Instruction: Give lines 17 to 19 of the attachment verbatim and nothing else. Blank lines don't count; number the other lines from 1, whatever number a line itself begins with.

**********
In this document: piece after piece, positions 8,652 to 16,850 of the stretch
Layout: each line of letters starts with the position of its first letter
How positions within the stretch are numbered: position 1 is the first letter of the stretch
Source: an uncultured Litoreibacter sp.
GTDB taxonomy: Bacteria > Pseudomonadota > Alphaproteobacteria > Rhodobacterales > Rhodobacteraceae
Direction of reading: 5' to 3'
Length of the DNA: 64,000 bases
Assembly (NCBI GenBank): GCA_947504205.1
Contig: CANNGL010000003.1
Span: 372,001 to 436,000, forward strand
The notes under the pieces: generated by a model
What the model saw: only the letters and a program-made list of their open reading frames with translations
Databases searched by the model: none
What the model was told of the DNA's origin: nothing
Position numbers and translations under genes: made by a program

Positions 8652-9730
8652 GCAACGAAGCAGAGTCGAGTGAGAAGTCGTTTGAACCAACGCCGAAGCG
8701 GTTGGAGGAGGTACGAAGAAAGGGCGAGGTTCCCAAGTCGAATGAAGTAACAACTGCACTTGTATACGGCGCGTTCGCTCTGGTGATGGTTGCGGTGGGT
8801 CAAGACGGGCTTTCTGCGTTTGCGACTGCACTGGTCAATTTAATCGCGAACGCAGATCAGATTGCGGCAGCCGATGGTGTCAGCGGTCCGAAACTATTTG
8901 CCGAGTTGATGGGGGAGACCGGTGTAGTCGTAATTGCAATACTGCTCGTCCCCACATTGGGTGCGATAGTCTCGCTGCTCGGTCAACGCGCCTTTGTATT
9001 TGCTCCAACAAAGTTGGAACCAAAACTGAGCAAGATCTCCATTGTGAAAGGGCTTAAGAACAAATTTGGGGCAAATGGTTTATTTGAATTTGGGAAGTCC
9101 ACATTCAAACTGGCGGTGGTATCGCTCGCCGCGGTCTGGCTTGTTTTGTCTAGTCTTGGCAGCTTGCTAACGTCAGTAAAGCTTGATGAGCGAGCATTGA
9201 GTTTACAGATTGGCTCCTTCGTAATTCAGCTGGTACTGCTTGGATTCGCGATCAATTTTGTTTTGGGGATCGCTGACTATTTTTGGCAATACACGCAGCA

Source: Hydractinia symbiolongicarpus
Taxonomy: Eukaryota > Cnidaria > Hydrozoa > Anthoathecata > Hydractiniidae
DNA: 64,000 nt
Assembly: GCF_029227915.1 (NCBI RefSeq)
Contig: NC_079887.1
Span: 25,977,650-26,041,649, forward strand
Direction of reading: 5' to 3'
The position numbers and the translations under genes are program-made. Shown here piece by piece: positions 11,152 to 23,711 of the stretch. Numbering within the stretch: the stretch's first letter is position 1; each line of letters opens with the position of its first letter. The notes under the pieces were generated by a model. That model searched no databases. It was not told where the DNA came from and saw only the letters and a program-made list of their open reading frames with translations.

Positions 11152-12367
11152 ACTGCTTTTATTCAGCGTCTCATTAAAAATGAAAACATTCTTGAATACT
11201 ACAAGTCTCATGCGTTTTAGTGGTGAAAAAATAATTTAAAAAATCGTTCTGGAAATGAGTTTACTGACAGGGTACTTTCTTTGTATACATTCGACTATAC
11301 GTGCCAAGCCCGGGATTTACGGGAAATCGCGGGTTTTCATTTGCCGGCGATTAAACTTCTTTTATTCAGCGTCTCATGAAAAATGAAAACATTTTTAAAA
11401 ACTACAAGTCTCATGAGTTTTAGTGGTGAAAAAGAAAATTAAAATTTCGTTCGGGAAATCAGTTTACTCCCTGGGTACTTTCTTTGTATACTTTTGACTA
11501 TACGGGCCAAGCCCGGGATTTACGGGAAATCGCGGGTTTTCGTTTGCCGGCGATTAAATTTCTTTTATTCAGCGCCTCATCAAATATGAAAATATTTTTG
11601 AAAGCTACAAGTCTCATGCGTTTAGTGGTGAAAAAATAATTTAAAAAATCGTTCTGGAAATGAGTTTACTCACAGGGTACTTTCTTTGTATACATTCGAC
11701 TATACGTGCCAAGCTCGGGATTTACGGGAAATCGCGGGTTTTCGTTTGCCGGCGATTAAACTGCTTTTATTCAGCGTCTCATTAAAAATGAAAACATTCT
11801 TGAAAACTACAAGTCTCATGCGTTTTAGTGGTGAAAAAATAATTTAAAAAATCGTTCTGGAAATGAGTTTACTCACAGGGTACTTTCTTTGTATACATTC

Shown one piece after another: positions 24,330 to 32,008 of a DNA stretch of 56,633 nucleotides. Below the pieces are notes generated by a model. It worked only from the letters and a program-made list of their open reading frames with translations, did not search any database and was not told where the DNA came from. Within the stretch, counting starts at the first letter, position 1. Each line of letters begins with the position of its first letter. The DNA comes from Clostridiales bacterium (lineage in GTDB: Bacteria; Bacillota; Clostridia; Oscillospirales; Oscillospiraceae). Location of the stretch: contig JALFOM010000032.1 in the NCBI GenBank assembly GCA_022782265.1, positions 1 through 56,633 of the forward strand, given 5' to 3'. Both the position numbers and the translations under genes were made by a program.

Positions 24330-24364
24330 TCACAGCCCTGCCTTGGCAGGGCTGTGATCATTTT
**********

8652 GCAACGAAGCAGAGTCGAGTGAGAAGTCGTTTGAACCAACGCCGAAGCG
8701 GTTGGAGGAGGTACGAAGAAAGGGCGAGGTTCCCAAGTCGAATGAAGTAACAACTGCACTTGTATACGGCGCGTTCGCTCTGGTGATGGTTGCGGTGGGT
8801 CAAGACGGGCTTTCTGCGTTTGCGACTGCACTGGTCAATTTAATCGCGAACGCAGATCAGATTGCGGCAGCCGATGGTGTCAGCGGTCCGAAACTATTTG